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Vintage 101: Eternal Weekend Cram Session - The Dark Art of Dredge Fu


Howdy folks! It's time yet again for another edition of Vintage 101! I'm your host, Joe Dyer, and this week we're continuing our cram study sessions on various decks for Vintage Eternal Weekend 2021 (which is next weekend). The Eternal Weekend Entry Tokens are live in the Magic Online store as of Monday, so if you haven't already get your token purchased so you can enjoy access to all of Magic Online! We've also got some Challenge data to talk about, as well as a Spice Corner.

With that being said, let's get right to it!

Cram Session - The Dark Arts of Dredge

Eternal Weekend 2021 is on the way next weekend, and we're continuing our look at various Vintage decks that one might enjoy or play in these events. This week we're looking away from typical Magic games and instead looking at the Dark Arts... of Dredge.

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Dredge is a deck that doesn't play like a typical Magic deck. It does a lot of things that are distinctly different than what one would expect of "tap lands for mana, cast spells" and instead focuses heavily on the utilization of the Dredge mechanic. By now, mostly anyone reading this should be ultra familiar with Dredge given its storied history in not just Vintage but in other formats as well (such as in Modern where Golgari Grave-Troll was unbanned and then later re-banned).  For those that don't know here's how it works a card with Dredge in the graveyard has a number on it (Dredge 6 for example). Whenever you draw a card, you can replace the draw with a Dredge (provided there are enough cards in your library to Dredge that number) and instead mill that many cards from the top of your library and then place the card with Dredge that you used for the replacement effect back into your hand. This fuels a powerful self-mill plan that utilizes free creature threats like Narcomoeba and Ichorid to build a board state and defeat the opponent with the free creatures and spells from the graveyard.

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In 2021, not much has changed with the deck in that it still revolves around one card and that is Bazaar of Baghdad.

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Bazaar is so important to the deck that it is often the only "Land" in the deck and the entire concept of mulligan'ing in Dredge is based on the necessary need to have an opening hand with Bazaar of Baghdad in it. To this end, the deck heavily utilizes the London Mulligan method to make sure it has a Bazaar, but then also combines that aspect with Serum Powder in order to allow the deck multiple opportunities to find a Bazaar. To that end, the number one rule of playing Dredge is to aggressively mulligan to make sure your opening hand has Bazaar in it, and Serum Powder away hands that don't have Bazaar in them. Powdering is a unique function of the deck, as you have to be reasonably certain that the cards you're exiling are cards that you definitely don't care if they're not in the game so sometimes it can be good to mulligan the hand anyways and lean on the London Mulligan strength as well.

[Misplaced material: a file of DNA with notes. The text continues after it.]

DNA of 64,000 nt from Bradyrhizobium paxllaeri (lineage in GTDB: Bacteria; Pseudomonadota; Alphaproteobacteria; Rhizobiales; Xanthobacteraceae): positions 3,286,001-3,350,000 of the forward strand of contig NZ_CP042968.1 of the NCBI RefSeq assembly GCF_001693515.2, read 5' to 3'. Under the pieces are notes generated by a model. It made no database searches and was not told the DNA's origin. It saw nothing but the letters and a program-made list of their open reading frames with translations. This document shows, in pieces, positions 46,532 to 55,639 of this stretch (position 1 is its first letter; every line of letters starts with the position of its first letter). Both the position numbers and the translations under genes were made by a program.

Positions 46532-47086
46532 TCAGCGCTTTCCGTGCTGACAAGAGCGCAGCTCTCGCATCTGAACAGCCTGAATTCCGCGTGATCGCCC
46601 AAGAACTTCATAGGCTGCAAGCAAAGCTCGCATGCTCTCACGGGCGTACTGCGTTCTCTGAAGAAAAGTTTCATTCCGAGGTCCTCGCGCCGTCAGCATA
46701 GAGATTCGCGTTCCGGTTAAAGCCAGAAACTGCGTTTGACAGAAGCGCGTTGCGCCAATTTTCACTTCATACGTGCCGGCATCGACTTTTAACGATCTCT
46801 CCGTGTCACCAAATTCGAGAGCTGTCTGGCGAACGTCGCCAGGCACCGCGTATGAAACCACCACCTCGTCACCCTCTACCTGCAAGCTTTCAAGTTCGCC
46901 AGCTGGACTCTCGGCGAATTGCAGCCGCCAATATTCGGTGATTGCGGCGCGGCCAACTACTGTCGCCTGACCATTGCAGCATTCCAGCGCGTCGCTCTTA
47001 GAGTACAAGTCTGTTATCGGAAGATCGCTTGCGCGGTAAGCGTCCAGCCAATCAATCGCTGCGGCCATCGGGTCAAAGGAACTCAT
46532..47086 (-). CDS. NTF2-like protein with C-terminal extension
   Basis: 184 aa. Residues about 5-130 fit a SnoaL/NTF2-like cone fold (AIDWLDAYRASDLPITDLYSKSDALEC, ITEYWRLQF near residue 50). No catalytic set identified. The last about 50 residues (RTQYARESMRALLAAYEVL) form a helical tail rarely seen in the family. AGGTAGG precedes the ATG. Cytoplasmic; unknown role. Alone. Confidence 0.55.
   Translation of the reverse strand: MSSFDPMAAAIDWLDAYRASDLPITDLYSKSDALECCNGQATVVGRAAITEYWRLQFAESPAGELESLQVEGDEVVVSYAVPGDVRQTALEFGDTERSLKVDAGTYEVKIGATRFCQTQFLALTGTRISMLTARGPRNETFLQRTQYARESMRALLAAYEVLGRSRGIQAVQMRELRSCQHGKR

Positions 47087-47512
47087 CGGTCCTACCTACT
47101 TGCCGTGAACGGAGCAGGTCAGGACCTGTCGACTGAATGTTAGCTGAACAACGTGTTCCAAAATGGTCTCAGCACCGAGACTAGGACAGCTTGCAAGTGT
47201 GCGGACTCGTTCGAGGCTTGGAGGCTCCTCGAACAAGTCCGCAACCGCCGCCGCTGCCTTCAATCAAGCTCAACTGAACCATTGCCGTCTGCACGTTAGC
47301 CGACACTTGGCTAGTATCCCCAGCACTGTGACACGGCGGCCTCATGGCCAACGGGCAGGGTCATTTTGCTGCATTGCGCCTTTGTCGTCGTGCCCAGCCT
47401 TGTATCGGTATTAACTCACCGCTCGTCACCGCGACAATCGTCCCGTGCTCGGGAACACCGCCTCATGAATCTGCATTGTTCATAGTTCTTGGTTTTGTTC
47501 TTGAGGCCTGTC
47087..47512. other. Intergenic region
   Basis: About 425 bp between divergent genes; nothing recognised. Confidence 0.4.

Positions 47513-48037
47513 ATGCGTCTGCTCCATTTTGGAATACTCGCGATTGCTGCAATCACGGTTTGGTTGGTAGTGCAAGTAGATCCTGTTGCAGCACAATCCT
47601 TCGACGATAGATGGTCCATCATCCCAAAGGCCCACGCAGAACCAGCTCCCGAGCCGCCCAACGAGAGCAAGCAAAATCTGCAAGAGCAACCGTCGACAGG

Outside of the mulligan process, playing Dredge requires a lot of understanding of the card Bazaar as well as an understanding of how triggers work. Thankfully, on Magic Online, the trigger aspect of the deck is a lot easier to learn and understand and you also don't have to worry about keeping graveyard order like you do in paper. Dredge usually begins most games by playing Bazaar and activating it, drawing two cards and then discarding three, some of which should hopefully be a card with Dredge. Then you can start Dredging and generating value on subsequent turns.

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As noted, triggers are very important to playing Dredge, as the deck comes with a ton of them. From Narcomoeba and Prized Amalgam to even cards like Creeping Chill and Ichorid there is a lot going on. One of the more interesting aspects of the deck is the card Bridge from Below, an enchantment that only functions from the graveyard. Both triggers on Bridge are controlled by the player who owns the copy of Bridge in the graveyard, so it's important to know this in situations where your creatures could conceivably trade with an opponent's creature. In these situations, since you own the Bridge in the graveyard, you can order the triggers so that you get a Zombie token before it gets exiled from the graveyard. This level of understanding is important because those situations do come up rather often. Another fun and cute interaction is the ability to use cards like Noxious Revival to stuff a bridge back on top of your library in response to the exile trigger, which means you'll be able to keep it. Noxious Revival also has a ton of applications, from saving cards from Surgical Extraction or Soul-Guide Lantern to putting a key spell back on top to draw with Bazaar.